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Government Inaction Is Turning Off Investors Who Want To Back Green Energy

By Jeff Spross  

"Government Inaction Is Turning Off Investors Who Want To Back Green Energy"

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A new survey of investors and asset managers from around the world revealed rapidly growing concern that national policies to cut greenhouse gas emissions are “inadequate, inconsistent and halting.” The report was put together by the Global Investor Coalition On Climate Change, which covers investor networks in North America, Europe, Asia, Australia, and New Zealand. Together it represents 84 different firms — including both owners and managers — with a combined total of $14 trillion in assets.

Among the headline findings from the Global Investment Survey On Climate Change — the 3rd of its kind to be carried out — was that 83 percent of fund owners now take climate change into account when selecting their managers. Sixty-nine percent said those considerations influenced their final decision, which is up from 43 percent last year. Sixty-three percent of owners were monitoring their managers for how they factor climate change into investment decisions, and 53 percent of managers say they’ve decided to disinvest from or avoid investing in certain equities because of climate concerns.

But underlying the numbers is a growing frustration that national governments are not doing enough to lay down consistent and long-term policies. The desire and capital to invest in green technology is there, but the clear rules to guide it often are not:

[T]he flow of capital towards low-carbon solutions and away from carbon-intensive technologies risks being undermined by inadequate, inconsistent and halting policy efforts by world governments, especially in major greenhouse gas emitting nations. Despite overwhelming scientific evidence that human activity is warming the planet with increasingly serious economic consequences, policymakers have failed to act with the level of urgency and clarity the problem requires. The need for more decisive action by investors, by businesses and by policymakers is increasingly clear. […]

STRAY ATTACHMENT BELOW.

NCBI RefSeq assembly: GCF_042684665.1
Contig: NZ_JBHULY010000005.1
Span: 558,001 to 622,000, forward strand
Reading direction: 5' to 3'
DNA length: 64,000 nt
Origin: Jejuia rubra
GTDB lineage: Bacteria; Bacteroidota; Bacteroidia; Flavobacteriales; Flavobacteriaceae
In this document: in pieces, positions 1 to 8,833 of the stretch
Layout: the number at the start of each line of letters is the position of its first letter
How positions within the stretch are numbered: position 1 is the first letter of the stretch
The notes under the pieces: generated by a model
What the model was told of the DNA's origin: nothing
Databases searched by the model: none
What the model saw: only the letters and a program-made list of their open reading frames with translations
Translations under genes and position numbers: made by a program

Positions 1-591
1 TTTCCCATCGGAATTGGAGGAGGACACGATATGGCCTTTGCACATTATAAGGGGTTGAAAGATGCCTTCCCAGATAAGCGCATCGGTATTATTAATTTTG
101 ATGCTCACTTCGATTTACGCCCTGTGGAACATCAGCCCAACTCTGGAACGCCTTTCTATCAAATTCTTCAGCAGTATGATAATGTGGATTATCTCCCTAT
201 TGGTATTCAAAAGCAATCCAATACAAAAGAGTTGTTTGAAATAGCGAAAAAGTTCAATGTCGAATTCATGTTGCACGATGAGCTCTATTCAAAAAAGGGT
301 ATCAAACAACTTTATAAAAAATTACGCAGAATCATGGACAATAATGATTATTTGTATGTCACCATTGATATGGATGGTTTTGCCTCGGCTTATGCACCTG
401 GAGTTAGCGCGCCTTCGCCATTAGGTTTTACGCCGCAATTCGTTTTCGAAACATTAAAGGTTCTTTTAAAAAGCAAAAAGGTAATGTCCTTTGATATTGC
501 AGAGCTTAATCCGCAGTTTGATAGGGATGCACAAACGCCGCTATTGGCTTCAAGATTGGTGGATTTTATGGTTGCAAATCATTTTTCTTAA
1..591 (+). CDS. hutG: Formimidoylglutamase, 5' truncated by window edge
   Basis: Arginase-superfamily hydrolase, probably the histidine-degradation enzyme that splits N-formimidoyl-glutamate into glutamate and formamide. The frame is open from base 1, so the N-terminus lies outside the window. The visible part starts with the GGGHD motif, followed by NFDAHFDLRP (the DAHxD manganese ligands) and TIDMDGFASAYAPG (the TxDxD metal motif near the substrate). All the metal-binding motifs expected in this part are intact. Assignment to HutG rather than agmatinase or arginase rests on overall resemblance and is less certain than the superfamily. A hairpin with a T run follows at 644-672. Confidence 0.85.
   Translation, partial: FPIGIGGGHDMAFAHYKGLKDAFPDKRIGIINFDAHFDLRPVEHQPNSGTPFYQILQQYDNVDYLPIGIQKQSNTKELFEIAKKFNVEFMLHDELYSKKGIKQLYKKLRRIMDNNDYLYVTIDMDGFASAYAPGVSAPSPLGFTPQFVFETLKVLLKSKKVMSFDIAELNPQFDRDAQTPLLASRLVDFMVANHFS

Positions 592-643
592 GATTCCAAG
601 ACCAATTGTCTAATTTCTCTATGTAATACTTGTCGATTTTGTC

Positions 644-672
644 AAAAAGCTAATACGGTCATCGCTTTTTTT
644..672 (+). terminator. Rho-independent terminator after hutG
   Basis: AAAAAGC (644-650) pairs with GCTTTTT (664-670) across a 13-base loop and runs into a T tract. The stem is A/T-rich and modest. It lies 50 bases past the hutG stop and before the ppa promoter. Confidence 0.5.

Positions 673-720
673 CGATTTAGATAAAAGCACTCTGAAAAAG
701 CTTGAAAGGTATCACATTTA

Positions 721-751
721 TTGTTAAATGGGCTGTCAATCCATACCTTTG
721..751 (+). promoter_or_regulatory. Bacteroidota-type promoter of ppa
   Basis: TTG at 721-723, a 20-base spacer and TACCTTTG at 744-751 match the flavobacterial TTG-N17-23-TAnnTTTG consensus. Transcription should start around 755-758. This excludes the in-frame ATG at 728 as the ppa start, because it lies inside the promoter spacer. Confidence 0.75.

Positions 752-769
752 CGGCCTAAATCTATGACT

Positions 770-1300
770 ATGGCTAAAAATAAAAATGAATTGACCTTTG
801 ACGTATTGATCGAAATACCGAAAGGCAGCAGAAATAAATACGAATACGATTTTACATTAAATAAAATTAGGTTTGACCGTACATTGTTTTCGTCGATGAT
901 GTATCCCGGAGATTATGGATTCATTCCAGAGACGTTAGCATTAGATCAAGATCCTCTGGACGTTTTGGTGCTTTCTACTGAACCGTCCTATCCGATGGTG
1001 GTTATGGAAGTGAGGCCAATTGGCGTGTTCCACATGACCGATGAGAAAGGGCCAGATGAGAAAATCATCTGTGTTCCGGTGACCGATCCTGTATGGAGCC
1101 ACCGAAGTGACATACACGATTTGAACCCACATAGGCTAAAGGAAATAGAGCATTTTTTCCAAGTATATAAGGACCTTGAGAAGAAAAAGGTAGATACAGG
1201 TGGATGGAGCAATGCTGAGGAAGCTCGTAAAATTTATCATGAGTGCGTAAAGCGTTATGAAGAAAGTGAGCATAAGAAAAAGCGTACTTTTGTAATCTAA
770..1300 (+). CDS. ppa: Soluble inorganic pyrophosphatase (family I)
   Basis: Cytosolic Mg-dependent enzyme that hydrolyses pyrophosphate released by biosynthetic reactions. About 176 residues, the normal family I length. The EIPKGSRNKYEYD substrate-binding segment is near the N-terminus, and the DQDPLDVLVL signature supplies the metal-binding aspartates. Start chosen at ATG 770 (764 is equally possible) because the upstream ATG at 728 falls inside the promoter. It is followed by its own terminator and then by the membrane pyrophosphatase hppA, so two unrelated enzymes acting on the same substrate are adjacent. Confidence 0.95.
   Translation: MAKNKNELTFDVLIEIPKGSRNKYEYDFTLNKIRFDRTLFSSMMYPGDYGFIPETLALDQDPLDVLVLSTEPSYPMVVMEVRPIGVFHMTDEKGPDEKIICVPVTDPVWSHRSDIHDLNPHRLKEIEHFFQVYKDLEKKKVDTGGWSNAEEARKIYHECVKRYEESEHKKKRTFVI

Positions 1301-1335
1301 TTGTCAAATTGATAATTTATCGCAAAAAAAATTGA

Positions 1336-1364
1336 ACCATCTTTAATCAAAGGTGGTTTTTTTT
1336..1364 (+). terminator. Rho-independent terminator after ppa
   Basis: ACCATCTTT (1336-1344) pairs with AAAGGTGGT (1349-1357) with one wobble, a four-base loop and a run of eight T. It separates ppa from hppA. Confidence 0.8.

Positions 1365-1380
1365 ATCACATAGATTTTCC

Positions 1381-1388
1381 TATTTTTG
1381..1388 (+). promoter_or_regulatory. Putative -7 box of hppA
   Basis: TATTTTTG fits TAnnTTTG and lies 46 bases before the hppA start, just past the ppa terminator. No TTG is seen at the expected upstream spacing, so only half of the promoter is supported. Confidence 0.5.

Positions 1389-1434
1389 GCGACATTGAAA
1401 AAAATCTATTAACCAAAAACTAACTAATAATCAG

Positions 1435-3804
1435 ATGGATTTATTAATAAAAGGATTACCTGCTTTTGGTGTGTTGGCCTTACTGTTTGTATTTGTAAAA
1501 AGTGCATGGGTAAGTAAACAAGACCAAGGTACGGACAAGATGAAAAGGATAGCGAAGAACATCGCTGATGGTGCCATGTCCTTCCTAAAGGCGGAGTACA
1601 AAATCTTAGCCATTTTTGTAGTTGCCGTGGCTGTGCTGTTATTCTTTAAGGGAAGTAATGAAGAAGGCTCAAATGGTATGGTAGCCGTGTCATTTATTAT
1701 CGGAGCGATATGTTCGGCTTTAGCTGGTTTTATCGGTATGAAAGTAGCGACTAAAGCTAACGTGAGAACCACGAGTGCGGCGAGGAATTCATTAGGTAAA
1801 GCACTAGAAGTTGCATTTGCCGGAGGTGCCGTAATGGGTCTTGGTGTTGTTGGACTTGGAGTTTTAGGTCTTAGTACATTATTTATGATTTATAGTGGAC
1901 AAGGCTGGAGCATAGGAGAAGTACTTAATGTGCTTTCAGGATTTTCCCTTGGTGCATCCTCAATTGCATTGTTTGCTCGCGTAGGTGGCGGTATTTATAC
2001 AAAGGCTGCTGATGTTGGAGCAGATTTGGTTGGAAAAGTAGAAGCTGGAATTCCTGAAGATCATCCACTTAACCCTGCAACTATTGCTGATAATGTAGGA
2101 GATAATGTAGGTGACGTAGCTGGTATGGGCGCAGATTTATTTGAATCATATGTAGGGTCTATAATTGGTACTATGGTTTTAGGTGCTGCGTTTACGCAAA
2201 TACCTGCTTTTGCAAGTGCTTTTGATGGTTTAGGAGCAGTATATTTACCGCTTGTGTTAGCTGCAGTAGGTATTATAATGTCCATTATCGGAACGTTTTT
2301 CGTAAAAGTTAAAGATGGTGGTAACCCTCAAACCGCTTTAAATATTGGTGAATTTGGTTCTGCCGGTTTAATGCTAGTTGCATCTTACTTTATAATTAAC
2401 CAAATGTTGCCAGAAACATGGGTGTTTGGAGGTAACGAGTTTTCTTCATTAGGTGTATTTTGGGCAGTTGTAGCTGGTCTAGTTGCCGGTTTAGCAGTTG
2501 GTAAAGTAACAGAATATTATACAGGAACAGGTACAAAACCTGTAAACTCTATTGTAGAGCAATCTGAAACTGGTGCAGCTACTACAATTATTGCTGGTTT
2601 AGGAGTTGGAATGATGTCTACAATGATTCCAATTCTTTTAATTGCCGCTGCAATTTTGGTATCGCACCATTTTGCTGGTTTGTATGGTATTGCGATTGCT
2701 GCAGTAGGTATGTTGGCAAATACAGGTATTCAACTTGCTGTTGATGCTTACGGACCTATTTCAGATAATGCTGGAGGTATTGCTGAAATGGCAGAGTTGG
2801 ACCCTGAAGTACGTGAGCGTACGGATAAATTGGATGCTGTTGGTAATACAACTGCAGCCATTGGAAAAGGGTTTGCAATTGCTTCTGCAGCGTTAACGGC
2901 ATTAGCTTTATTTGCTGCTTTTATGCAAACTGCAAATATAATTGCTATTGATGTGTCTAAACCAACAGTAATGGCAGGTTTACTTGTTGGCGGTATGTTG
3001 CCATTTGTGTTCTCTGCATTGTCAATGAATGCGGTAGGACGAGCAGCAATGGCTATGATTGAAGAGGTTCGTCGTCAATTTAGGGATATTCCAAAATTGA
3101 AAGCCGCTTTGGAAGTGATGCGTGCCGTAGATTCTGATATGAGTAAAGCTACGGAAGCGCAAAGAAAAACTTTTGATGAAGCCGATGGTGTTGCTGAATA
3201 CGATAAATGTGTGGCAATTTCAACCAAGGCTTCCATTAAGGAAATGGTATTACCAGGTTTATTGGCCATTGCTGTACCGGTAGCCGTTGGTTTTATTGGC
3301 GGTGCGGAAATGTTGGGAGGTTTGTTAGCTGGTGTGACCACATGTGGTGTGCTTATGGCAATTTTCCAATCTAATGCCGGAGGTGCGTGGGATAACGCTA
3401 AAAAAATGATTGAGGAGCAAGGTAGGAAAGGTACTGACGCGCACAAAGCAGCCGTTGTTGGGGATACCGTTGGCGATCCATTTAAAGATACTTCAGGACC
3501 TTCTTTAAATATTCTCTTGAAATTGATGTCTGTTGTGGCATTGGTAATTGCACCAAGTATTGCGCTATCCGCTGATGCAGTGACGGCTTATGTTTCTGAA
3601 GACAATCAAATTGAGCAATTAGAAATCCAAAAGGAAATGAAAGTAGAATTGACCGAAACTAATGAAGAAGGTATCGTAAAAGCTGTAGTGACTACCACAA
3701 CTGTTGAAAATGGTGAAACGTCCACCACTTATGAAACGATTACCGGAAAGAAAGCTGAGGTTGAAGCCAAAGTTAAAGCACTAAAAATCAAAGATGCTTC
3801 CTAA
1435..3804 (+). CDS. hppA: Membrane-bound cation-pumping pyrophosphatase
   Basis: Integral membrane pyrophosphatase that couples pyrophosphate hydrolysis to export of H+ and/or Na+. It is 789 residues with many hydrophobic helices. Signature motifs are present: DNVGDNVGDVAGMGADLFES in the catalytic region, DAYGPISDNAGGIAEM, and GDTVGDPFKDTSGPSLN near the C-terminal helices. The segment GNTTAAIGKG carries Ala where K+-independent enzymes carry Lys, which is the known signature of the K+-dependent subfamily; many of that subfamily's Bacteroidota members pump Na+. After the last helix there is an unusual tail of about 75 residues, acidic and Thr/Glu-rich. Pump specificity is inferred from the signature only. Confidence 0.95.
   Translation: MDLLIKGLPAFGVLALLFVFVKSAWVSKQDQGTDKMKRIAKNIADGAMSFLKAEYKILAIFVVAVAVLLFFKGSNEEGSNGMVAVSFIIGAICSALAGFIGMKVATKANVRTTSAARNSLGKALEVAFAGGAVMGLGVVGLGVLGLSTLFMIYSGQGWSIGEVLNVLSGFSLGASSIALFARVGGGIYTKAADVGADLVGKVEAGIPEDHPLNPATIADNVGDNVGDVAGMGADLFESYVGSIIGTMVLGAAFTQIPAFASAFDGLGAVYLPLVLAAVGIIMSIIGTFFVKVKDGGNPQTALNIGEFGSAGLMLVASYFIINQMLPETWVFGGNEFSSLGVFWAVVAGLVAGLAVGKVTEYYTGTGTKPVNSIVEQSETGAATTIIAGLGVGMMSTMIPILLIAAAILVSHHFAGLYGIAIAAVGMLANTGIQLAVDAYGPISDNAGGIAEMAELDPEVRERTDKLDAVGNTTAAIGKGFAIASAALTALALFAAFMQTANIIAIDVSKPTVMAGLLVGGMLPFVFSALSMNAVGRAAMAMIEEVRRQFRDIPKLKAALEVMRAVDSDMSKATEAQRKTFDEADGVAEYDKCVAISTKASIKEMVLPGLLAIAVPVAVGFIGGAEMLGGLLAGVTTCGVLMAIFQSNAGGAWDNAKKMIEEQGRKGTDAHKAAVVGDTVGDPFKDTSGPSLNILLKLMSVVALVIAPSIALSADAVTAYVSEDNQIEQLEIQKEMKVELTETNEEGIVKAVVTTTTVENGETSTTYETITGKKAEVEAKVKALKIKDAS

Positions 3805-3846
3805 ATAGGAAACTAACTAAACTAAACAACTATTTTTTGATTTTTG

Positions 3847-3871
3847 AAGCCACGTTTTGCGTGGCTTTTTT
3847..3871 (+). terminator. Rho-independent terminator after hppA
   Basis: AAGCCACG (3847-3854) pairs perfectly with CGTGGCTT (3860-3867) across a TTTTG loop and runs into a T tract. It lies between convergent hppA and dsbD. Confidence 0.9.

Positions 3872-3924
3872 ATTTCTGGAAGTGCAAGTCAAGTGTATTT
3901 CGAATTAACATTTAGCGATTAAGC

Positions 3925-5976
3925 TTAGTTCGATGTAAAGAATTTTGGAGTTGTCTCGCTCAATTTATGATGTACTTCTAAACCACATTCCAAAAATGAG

[C]redible, consistent legal frameworks regulating greenhouse gas emissions and incentivising clean energy investment are essential to achieving the necessary transition to a global low carbon economy. Institutional capital can and will flow at scale into clean energy and low carbon solutions only with adequate policy support that provides the necessary degree of investment certainty.

To give one concrete example, British investment in clean energy dropped from $4.2 billion in the July, August and September period of 2010 to $1.7 billion at the end of June 2012. The lack of clear climate policy means it’s difficult to calculate risk or possible returns, leading many investors to back off funding for green power plants and other projects.

There’s also plenty of previous evidence that concern over climate change is gaining momentum within international investment and finance circles. Ceres, a U.S. organization that supports sustainable business practices and often partners with the Global Investor Coalition On Climate Change, recently released figures showing a big uptick in climate concerns amongst U.S. shareholders. 110 resolutions relating to climate change and environmental worries were filed at 94 different companies this year — an increase from just 30 a decade ago. Many of the filers were major pension funds and institutional investors totaling over $500 billion in assets. One of the world’s leading reinsurers, the Germany-based Munich Re, has been advocating since 2005 for more policy responses to address climate change through its Munich Climate Insurance Initiative. In fact, the threat posed by climate-change-driven extreme weather to physical infrastructure and assets is increasingly worrying large swaths of the insurance industry.

The new survey’s point that “consistent legal frameworks” are needed to guide capital flow is especially noteworthy. Because it fails to put a price on the economic damage climate change can cause — via either a carbon tax or regulation — the United States is implicitly subsidizing fossil fuels to the tune of $502 billion a year. That’s more than any other country, as China comes in second at $279 billion. And so far the House GOP appears hell bent on continuing this state of affairs.

The good news is that investors are still making progress on an individual basis: 70 percent of owners and 60 percent of managers reported low carbon investments. And one quarter of the owners surveyed are still making changes to their investment strategies based on their own assessments of climate risk, global climate policy uncertainty or not.

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